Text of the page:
The Flux that Runs Across the Village of Pylväs
Design is a central feature of Finnish culture with architecture and the design of household good bearing a distinctive style widely sought after across the world. Design pieces often emphasize the values of colour and form, a fact which can be seen emulated in the works of many Finnish fine artists. In the case of the work Pylväsvuo (meaning literally, ‘the flux or stream which runs across the village’) the artists have been influenced by the architectural motifs common to the traditional country houses of Ostrobothnia and the local landscape, as well as the tools used in everyday rural life. Focusing on the village of Pylväs, which is approximately 140 km from Oulu and has little over 100 inhabitants, five works will be made and displayed outdoors along the Ängesleväntie (Ängeslevä road), about one kilometer from the Pylväs village community house, where people gather to engage in pastimes such as sports and other leisure activities.
The five works on display will be designed to lead the viewer on a route throughout the village, as a reflection on the tools and architecture of the area meet an investigation into light as a central component which shapes the inhabitant’s relationship with the natural landscape. The works take the form of Himmeli (Nordic charms originally used to help ensure a good harvest), a cart for transporting milk from a central point in the village, a tractor wheel, the negative space created by the railing and balustrades of the bridge over the village stream and a set of old window frames made in the traditional style, to be suspended over a field close to the Ängeslevä road.
Each piece evokes collective memories linking the villages inhabitants to past craft traditions, whilst the use of contemporary materials - in particular, polarizing filters - play tricks on the imagination as images appear and disappear. Due to the particular properties of polarizing filters, which are incorporated with the works along with mirrors, types of ‘windows’ are created, which shift, like the landscape, according to the vantage point of the viewer. For example, as the viewer moves nearer a tractor wheel displayed along the route they will see traces of the intended activity of the wheel in the form of tracks - from tractors, horses and farming machines. These images come into view on the surface of the polarizing filters which form a kind of window onto rural memory.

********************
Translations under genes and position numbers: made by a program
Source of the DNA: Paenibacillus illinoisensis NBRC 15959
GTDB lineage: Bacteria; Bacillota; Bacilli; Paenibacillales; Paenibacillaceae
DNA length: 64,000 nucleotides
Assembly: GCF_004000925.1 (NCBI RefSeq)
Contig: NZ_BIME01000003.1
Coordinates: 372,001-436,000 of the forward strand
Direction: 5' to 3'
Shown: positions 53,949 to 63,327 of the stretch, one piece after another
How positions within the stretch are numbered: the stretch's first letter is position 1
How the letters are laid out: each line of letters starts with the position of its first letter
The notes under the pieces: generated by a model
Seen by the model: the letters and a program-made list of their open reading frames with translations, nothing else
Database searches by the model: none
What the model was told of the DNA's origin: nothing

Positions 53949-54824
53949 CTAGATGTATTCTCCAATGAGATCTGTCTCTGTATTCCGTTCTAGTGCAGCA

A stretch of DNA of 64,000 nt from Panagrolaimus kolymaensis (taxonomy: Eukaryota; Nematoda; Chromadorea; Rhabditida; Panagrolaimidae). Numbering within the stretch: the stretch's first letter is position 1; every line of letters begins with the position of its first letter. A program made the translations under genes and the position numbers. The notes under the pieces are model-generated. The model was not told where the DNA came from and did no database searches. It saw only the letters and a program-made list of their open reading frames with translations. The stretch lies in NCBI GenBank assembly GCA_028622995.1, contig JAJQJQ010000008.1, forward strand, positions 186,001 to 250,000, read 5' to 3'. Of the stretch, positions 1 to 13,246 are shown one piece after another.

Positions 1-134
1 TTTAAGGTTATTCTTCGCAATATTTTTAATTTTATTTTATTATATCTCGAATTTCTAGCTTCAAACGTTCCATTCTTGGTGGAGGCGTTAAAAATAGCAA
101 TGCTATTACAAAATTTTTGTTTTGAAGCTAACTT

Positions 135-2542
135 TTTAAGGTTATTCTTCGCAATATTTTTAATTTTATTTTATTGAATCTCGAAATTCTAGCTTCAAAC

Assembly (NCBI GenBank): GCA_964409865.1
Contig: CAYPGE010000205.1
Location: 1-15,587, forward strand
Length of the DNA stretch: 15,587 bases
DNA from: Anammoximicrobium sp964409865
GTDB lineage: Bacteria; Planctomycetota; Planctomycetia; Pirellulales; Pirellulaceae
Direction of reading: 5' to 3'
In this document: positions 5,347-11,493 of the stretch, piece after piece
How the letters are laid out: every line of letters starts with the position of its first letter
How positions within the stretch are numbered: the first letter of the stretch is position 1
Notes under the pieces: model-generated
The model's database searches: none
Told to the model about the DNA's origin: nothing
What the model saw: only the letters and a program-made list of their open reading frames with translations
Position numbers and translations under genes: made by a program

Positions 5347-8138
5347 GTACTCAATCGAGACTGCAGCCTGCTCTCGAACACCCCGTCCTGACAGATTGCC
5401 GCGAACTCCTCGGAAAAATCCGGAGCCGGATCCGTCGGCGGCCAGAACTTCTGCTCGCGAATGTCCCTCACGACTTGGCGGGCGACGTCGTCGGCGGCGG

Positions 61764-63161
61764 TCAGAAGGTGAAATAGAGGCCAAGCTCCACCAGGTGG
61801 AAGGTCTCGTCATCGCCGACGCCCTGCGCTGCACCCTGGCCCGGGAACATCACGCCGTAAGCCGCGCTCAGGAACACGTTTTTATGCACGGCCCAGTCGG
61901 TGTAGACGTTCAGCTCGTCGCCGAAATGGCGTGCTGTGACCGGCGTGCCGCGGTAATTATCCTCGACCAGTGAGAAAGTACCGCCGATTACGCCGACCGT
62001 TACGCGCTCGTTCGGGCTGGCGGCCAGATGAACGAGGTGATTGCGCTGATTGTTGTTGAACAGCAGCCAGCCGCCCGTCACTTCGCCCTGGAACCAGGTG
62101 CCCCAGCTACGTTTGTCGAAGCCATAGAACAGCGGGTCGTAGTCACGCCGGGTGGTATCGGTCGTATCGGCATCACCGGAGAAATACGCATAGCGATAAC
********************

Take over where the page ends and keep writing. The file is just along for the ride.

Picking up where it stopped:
Each location tell its own narrative, as with the bridge which will feature several images which refer to unconnected aspects of the village’s life and history, including: tractor tracks in the boreal ice, and the wartime story of a plane which crashed next to the bridge. The works were based on extensive research collecting stories and images from the village which form part of a large database that has informed the project.
The work reflects the ongoing practice of the artists, Jaakko Mattila & Jussi Ängeslevä who on this occasion combine their varied practices, the former more painterly, and the latter more involved in scientific process. Whilst both widely travelled, they feel comfortable in their home environment of Ostrobothnia, where the unique landscape has undoubtedly shaped their respective practices. The interests of both artists cross over in their attention to science and the effects of light and colour on the viewer.
In his 'On Vision and Colours' Schopenhauer describes the interaction of the subject with nature as depending partly on the observed phenomenon (a tree, a river, a tractor wheel, or mil cart, for example) and partly on the sense organ which perceives the object (the nose, eye, mouth, ear or skin). Scientific and artistic interest in this duality fascinated early modernist painters who attempted to to better understand the link between the human and their environment through, for example, Impressionist painting. The works of artists such as Monet attempted to recreate the effect of light falling on the retina by depicting nature in planes of light and colour. The effect of light on the landscape is of crucial importance to the way of life in Ostrobothnia, and Mattila & Ängeslevä continue in the tradition of early modernist pioneers by applying their practice to the role of light on the human perception of nature.